Alternatively, a suitable scan speed and standoff distance are determined experimentally. A structure is scanned at an initial trial scan speed using the system and methods described with reference to FIG. 1. The initial trial speed at which the surface of structure 22 is scanned is intentionally controlled to be high enough so that at a given intensity of optical energy at the surface of structure 22, an insufficient amount of layers 24 and 26 are removed. The high scan speed avoids damaging substrate 28 by preventing too much optical energy from being absorbed by structure 22. Then, the scan speed is decreased until, at a given incident intensity determined by the standoff distance, sufficient material is removed from layers 24 and 26 so as to exposed the surface of substrate 28 in undamaged condition. If at the slowest scan speed, layers 24 and 26 are not sufficiently removed from substrate 28, the standoff distance is reduced and a new set of scan speed tests are conducted as described above. This process is repeated until a combination of scan speed and standoff distance result in exposure of substrate 28 without damage.
Typically, the standoff distance, d, is controlled to provide an incident intensity at the surface 23 of structure 22 that may be in the range of 18-25 joules/cm2. If the surface 30 of substrate 28 is damaged, a faster scan speed may be tried. The maximum scan speed is limited by the performance characteristics of manipulator 29. If substrate 28 is damaged at the fastest reasonable scan speed of manipulator 29, then the standoff distance, d, should be increased.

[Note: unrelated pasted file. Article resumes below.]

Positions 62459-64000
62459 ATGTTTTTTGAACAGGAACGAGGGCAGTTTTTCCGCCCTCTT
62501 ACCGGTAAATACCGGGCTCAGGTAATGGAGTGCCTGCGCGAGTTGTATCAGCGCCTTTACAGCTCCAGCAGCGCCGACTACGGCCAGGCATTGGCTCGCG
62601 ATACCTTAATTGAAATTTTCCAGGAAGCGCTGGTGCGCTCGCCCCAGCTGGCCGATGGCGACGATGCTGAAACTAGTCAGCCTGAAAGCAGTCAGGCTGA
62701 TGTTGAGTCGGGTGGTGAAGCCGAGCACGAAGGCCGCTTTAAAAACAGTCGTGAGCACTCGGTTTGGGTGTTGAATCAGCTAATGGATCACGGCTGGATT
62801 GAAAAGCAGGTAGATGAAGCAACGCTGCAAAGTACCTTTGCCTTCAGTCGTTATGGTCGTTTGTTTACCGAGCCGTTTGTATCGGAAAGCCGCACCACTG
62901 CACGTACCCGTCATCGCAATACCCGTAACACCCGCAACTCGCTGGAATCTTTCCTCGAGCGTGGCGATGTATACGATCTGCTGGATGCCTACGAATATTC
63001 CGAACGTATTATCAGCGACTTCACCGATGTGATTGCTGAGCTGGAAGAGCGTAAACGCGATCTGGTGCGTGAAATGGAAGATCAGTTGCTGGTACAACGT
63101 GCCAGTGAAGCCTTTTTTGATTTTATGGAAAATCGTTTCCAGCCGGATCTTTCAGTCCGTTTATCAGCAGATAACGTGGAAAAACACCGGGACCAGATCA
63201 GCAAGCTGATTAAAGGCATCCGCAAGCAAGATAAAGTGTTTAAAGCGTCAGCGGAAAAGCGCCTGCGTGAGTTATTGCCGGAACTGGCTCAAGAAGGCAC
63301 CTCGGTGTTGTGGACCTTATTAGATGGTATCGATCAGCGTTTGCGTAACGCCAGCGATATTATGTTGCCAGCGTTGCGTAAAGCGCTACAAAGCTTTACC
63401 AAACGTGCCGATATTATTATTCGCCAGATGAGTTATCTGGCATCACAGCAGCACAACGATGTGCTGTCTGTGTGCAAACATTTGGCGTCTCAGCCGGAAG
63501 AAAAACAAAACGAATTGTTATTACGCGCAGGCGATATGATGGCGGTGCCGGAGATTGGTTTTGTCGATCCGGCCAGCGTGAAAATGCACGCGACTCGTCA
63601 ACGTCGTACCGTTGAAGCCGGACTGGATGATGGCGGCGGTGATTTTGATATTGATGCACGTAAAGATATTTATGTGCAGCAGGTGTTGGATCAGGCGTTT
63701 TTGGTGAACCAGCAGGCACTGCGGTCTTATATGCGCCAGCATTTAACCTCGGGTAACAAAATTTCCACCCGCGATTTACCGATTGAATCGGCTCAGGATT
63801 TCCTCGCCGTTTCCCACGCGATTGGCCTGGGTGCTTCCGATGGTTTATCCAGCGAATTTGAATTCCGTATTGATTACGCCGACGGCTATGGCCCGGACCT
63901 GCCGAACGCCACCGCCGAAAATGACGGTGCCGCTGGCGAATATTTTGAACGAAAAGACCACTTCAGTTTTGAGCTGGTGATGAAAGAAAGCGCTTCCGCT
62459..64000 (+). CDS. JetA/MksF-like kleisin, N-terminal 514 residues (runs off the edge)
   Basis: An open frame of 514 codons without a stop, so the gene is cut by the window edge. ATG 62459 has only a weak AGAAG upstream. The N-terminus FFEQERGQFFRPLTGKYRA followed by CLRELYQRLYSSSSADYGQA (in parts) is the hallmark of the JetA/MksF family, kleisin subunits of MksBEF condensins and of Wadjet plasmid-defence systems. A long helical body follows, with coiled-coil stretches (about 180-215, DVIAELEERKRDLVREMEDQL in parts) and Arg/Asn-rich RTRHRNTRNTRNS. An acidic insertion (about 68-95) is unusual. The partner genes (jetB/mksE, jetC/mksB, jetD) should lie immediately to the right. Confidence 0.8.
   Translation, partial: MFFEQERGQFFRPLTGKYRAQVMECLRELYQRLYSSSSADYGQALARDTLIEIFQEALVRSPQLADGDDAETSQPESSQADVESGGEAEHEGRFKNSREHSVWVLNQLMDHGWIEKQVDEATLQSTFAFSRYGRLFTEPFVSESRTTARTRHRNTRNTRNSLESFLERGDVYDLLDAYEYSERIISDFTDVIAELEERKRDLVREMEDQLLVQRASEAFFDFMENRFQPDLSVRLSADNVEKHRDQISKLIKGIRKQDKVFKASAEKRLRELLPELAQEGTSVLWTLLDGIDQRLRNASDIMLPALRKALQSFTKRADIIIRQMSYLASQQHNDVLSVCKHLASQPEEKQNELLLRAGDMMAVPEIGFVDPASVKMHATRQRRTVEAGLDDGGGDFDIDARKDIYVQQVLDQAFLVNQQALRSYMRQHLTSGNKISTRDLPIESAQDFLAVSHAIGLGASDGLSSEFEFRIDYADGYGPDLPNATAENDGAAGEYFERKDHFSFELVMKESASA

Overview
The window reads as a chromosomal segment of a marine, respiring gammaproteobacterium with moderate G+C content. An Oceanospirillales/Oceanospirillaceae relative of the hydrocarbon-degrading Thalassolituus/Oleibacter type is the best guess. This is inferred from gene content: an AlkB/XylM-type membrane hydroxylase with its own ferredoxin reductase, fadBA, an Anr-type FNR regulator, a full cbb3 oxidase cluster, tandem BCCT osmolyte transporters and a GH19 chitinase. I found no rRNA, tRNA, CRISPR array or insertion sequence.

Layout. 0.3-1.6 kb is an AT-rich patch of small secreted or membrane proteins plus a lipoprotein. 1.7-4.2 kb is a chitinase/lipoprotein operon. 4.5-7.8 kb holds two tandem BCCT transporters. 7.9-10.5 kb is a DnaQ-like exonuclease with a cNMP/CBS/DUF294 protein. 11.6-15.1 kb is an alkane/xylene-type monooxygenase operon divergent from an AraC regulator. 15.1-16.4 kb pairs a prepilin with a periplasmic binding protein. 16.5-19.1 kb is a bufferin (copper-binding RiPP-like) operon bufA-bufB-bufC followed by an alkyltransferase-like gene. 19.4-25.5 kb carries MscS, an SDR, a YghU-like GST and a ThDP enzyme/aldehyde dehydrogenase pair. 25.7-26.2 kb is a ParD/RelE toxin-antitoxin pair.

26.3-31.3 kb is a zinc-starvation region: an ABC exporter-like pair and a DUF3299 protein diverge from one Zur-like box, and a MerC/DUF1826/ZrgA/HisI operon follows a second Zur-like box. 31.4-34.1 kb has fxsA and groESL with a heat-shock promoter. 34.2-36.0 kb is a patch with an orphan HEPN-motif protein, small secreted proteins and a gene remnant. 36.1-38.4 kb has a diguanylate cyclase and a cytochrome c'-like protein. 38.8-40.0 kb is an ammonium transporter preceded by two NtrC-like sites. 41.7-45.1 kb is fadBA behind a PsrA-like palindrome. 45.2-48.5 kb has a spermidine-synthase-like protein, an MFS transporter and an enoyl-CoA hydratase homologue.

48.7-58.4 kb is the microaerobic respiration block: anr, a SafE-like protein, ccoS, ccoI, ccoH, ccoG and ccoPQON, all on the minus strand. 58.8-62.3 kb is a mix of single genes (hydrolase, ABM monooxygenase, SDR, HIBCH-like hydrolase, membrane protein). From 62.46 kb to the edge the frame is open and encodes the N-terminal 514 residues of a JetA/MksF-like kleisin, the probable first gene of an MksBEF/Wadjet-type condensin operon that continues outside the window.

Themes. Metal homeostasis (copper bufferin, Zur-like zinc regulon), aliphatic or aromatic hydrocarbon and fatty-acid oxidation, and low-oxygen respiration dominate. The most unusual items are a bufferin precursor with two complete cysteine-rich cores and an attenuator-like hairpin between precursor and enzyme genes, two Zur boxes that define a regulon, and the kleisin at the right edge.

By way of example, the invention may be operated where the incidence intensity at the surface 23 of structure 22 is about 18-25 joules/cm2 with a scan speed that may range from about 2.54-3.0 cm/second.
The operation of the present invention is described with reference to FIG. 1. Initially, manipulator 29 is positioned so that the standoff distance, d, between window 20 and the surface 23 of structure 22 is such that the radiant energy flux provided by optical energy 18 at the surface 23 of structure 22 is sufficient to initiate the ablation and/or pyrolysis of the layers 24 and 26. Manipulator 29 is controlled to locate housing 12 such that optical energy source 14 is positioned over the area of structure 22 from which layers 24 and 26 are to be removed. Deionized water circulates through housing 12 to cool reflector 16 and optical energy source 14. The optical energy source 14 is then enabled and directed to irradiate and scan the surface of structure 22. Immediately thereafter, the carbon dioxide stream 31 is directed to impinge the surface of structure 22 and the vacuum system 37 is enabled to collect and remove the material 38 and expended carbon dioxide stream 31 from the target area.
Pulsed optical energy 18 incident on the target area of the surface 23 of structure 22 is absorbed and converted to heat, causing layers 24 and 26 to ablate. Exposure of additional areas of substrate 28 is accomplished by moving housing 12 so that optical energy source 14 scans structure 22 in the direction of arrow 21. During this time, the carbon dioxide stream 31 is directed to impinge the ablated/pyrolyzed region of layers 24 and 26. The carbon dioxide stream 31 is directed to impinge the structure 22 to clean and cool the surface 30 of substrate 22 while simultaneously dispersing the remains of the layers 24 and 26 thereby preventing any residual debris or vapors from depositing on the optical components (i.e. window) of the system 10.